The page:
Minnesota Values White Comfort More Than Black Lives

Still, Black drivers account for the majority of traffic stops and searches by Minneapolis police. Officers use force against Black people at a rate seven times greater than against whites. According to a Minneapolis Star Tribune database of police-related deaths of Minnesotans since 2000, Blacks account for 27 percent of the deaths in police encounters.

Whether you call this the result of white supremacy, or a white majority, the consequences are the same. The state has its boot on the necks of the Black people who make up less than 10 percent of its residents. When you are left at the mercy of the state and given no option to heal, fury becomes your voice and your only tool. And in preparing for the Chauvin trial and protecting property against the reaction to whatever verdict is announced, those who have power in Minnesota made clear to us, yet again, what matters most to them.

Gov. Tim Walz, announcing a curfew for the counties covering much of the Twin Cities the day after Mr. Wright was shot, directed his comments at those who planned to “exploit these tragedies for destruction or personal gain,” warning, “You can rest assured that the largest police presence in Minnesota history in coordination will be prepared.” Judging by the growing number of National Guard members I’ve seen occupying the corners of my neighborhood — just miles away from Brooklyn Center — in recent days, that’s not an understatement.

Law enforcement made a plan for managing security around the Chauvin trial, a massive team-up between Twin Cities area police departments, state police, local sheriffs’ deputies and Minnesota National Guard members capable of flooding the region with thousands of officers at a moments notice.

The goal, as the Hennepin County sheriff put it in an op-ed for The Star Tribune, was “to preserve the First Amendment rights of those who wish to protest while, at the same time, fulfilling our mission of protecting property, ensuring public safety and guaranteeing the sanctity of the judicial process.” Naturally they named it Operation Safety Net. It’s not subtle. They want to offer comfort to those they deem worthy of saving, rather than the Black and brown residents who are subject to relentless brutality.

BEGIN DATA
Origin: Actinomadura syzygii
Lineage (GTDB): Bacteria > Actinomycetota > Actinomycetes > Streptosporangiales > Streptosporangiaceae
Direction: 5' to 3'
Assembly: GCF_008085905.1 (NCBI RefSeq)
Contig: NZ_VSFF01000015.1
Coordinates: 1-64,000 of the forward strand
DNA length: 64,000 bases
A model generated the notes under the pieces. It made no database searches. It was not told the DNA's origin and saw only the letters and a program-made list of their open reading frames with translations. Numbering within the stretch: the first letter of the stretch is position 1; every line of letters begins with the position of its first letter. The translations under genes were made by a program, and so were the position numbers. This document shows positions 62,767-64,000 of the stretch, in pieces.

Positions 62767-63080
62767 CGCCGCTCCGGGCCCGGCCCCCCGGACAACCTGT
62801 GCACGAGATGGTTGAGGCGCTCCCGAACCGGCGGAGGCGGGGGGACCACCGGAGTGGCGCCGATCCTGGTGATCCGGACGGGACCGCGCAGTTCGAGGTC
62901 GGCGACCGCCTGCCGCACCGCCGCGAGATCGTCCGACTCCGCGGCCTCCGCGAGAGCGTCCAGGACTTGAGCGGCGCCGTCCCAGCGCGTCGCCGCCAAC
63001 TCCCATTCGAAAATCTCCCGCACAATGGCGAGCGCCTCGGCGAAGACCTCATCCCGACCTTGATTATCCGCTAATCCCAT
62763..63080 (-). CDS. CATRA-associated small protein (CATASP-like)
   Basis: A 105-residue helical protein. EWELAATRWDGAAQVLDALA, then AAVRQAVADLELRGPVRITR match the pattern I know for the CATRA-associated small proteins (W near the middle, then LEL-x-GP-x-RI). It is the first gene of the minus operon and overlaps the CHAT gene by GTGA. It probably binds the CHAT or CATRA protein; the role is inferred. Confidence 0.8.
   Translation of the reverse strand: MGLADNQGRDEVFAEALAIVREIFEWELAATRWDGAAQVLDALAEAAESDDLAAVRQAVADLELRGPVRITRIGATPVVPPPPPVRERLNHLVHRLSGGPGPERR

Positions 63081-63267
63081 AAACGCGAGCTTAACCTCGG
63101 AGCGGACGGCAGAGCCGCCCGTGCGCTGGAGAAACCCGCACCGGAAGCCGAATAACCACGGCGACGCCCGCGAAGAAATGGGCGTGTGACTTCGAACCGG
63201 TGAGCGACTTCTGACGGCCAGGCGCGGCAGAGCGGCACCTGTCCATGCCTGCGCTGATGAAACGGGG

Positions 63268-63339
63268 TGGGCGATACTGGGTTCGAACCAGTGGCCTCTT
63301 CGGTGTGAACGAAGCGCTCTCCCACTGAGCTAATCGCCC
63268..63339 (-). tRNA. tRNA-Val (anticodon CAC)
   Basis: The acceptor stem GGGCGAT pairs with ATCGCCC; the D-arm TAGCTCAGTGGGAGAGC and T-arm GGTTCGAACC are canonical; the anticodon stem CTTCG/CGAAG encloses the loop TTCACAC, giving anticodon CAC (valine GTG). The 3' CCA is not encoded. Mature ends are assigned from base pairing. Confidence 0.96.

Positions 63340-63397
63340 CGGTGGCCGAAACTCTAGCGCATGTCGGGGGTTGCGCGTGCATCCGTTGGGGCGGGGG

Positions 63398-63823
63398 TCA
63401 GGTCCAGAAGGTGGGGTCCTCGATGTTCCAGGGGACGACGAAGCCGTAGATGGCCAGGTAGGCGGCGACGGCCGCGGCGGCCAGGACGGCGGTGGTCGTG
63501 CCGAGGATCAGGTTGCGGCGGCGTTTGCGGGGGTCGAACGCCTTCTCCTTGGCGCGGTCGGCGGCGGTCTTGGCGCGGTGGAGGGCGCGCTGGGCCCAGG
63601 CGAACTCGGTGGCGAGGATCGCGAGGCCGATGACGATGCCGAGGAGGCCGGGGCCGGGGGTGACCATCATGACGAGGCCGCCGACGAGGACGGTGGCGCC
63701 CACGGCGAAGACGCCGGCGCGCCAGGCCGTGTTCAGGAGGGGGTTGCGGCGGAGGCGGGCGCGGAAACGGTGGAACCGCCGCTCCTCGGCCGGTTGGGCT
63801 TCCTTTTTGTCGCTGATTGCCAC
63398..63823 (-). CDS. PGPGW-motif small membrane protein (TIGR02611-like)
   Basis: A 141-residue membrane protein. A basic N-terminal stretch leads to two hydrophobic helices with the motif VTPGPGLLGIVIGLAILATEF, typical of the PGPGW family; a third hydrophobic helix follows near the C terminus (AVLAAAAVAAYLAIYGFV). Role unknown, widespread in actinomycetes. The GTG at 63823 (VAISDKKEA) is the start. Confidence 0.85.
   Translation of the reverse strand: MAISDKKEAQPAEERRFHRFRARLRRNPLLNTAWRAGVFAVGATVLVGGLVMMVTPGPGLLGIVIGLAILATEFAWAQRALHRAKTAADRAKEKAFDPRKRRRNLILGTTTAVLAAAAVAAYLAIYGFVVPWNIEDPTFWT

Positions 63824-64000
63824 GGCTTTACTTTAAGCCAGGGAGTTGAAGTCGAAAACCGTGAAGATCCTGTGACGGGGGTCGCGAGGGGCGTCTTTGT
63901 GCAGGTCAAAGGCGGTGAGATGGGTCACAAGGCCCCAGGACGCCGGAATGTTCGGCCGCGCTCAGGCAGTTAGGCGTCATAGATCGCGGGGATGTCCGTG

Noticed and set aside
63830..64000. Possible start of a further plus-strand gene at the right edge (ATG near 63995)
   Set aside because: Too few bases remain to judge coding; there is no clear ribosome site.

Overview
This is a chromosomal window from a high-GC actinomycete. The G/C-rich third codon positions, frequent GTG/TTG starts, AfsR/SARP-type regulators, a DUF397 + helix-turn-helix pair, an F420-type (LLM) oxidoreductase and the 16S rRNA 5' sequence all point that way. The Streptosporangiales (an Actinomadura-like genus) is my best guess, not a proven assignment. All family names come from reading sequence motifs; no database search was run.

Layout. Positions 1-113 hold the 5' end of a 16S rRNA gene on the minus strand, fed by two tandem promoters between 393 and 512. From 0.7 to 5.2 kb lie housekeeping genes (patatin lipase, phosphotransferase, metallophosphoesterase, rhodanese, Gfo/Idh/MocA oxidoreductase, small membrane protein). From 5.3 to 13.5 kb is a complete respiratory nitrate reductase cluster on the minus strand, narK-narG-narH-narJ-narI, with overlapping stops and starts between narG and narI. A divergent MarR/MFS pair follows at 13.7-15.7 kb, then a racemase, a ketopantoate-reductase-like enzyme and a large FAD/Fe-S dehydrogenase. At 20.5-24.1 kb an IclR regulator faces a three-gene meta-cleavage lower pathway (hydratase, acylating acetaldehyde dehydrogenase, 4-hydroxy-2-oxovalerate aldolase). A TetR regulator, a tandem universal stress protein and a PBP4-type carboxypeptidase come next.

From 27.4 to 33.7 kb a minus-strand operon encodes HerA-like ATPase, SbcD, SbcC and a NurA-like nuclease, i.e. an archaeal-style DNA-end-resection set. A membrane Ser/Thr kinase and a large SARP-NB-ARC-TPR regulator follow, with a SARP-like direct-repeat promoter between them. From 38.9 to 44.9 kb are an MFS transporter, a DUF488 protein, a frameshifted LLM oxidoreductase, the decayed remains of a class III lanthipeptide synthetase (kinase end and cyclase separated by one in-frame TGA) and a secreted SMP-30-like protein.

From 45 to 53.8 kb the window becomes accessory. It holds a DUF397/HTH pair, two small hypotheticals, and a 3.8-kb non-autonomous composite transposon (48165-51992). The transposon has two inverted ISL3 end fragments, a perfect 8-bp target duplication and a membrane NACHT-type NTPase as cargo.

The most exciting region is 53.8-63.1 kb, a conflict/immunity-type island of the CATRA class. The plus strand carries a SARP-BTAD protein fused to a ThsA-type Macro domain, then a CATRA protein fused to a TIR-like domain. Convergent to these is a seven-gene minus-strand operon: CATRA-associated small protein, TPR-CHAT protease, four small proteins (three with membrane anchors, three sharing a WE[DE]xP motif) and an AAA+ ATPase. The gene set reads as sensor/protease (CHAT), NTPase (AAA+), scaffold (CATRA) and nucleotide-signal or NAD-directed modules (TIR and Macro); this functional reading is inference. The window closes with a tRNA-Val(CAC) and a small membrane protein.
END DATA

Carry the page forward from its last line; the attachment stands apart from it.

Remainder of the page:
They’ve lived up to that promise almost every night outside the Brooklyn Center Police Department for the past week. In their quest to maintain order they’ve met demonstrators with increasing numbers of police officers and National Guard members, armed with tear gas, flash bang grenades and rubber bullets. All these defensive measures have upended the lives of families living across the street from the police headquarters at the Sterling Square Apartments, a complex filled with Black and immigrant families. It should be the safest place in Brooklyn Center; now residents are evacuating into area hotels.

For the second time in less than a year, a Minnesota police officer is facing manslaughter charges for killing a Black man. Ms. Potter has resigned. Brooklyn Center’s police chief, who has said he believes Ms. Potter mistook her gun for a Taser, has also stepped down. But that doesn’t change the fact that another Black child has been left without a father because of a police officer’s actions. In Minnesota, we’ve had two cases and two sets of all-too-familiar facts: Daunte Wright and George Floyd died from over-policing. They’re not alone. At George Floyd square, the monument that has grown from the scene where Mr. Floyd died, the names of those killed by police are written on the pavement. At the protests in Brooklyn Center those names have been read aloud in exasperation and rage.

As the city awaits a verdict in Mr. Chauvin’s trial, Minnesota’s leaders are posturing for peace while fortifying against the cries of the most vulnerable. It’s an act of desperation — if not outright cowardice — to spare no expense in military might while investing in the cheapest plywood, all in an effort to protect this state’s investment in whiteness. If power has to be maintained through overwhelming force, or even hastily built barriers, those of us standing in trauma on the other side have to wonder who’s really being protected.

Mr. Ellis, a Minneapolis native, is writing a book about how Black families in his hometown endure the racism they experience.

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